Expat Roadblocks: Experiencing Culture Shock at Home

Even if you’re prepared for culture shock, that doesn’t mean it’s going to be any less, well, shocking. And, as we’re learning already, it begins even before you’ve left the comfort of home.


Take, for instance, the Italian tendency toward procrastination. It’s well-documented, and we’ve read about it – there’s a habit in Italy to get a week’s worth of work done in a few days right next to the deadline. But just knowing about it isn’t always helpful. In our case, we’re very much feeling the deadline of the husband’s impending joblessness, and we’d like to think everyone who’s supposed to be working on helping him find a job in Italy would feel that same sense of urgency. But after repeated emails to the placement agency in Italy in early March, he finally got a voicemail from someone there last week. He immediately replied, and hasn’t heard anything since. In another case, he’s left repeated voicemails and emails with the Italian Vice Consul here in town, who’s also an immigration attorney, hoping to schedule a meeting so we can hire him. We haven’t heard a peep out of him yet.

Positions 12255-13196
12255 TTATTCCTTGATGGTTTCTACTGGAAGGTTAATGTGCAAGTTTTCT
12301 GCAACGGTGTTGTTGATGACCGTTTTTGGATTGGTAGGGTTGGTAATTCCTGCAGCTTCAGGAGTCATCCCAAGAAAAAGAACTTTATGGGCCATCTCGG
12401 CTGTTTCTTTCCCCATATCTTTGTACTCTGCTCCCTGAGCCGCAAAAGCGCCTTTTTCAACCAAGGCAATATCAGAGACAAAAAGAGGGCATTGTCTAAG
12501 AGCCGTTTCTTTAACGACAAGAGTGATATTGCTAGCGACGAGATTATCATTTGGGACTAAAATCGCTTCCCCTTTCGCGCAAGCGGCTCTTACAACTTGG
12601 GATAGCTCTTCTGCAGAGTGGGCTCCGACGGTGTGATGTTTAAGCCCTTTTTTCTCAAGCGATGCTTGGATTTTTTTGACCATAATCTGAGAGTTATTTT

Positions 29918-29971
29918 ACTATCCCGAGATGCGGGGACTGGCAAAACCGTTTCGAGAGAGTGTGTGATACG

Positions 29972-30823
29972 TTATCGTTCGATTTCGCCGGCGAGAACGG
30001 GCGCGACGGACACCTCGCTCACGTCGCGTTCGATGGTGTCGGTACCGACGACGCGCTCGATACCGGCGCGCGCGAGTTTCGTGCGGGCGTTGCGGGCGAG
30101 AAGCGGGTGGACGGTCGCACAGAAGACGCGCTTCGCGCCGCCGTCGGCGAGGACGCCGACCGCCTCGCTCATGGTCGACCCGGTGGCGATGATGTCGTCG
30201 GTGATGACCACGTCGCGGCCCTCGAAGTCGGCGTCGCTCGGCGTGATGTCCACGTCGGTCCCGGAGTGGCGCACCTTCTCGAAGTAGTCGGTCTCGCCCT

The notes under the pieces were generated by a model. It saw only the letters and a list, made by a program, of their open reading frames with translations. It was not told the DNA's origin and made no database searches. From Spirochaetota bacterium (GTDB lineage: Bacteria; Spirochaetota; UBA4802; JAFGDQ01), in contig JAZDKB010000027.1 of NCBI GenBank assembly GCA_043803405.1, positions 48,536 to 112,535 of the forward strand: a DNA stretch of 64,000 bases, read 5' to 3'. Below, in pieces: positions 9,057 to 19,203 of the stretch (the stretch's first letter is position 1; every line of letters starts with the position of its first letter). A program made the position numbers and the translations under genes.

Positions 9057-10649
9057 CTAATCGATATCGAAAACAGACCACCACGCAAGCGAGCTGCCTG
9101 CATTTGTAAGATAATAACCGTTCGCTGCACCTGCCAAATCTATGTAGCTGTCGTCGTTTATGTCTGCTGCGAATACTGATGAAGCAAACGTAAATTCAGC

Of course, if things play out here the way we’ve read they often play out in business, things will fall into place nicely at the 11th hour (or half past)… In the meantime, however, time ticks on and I’m biting my nails to the quick. I’m still hoping that someday I’ll get to experience the other kind of home-related culture shock – the kind where you’ve managed to make yourself so used to living in another culture that when you return “home” you’re finally able to see it through an outsider’s eyes. A girl can dream, right?

Photo by: steve_rochford

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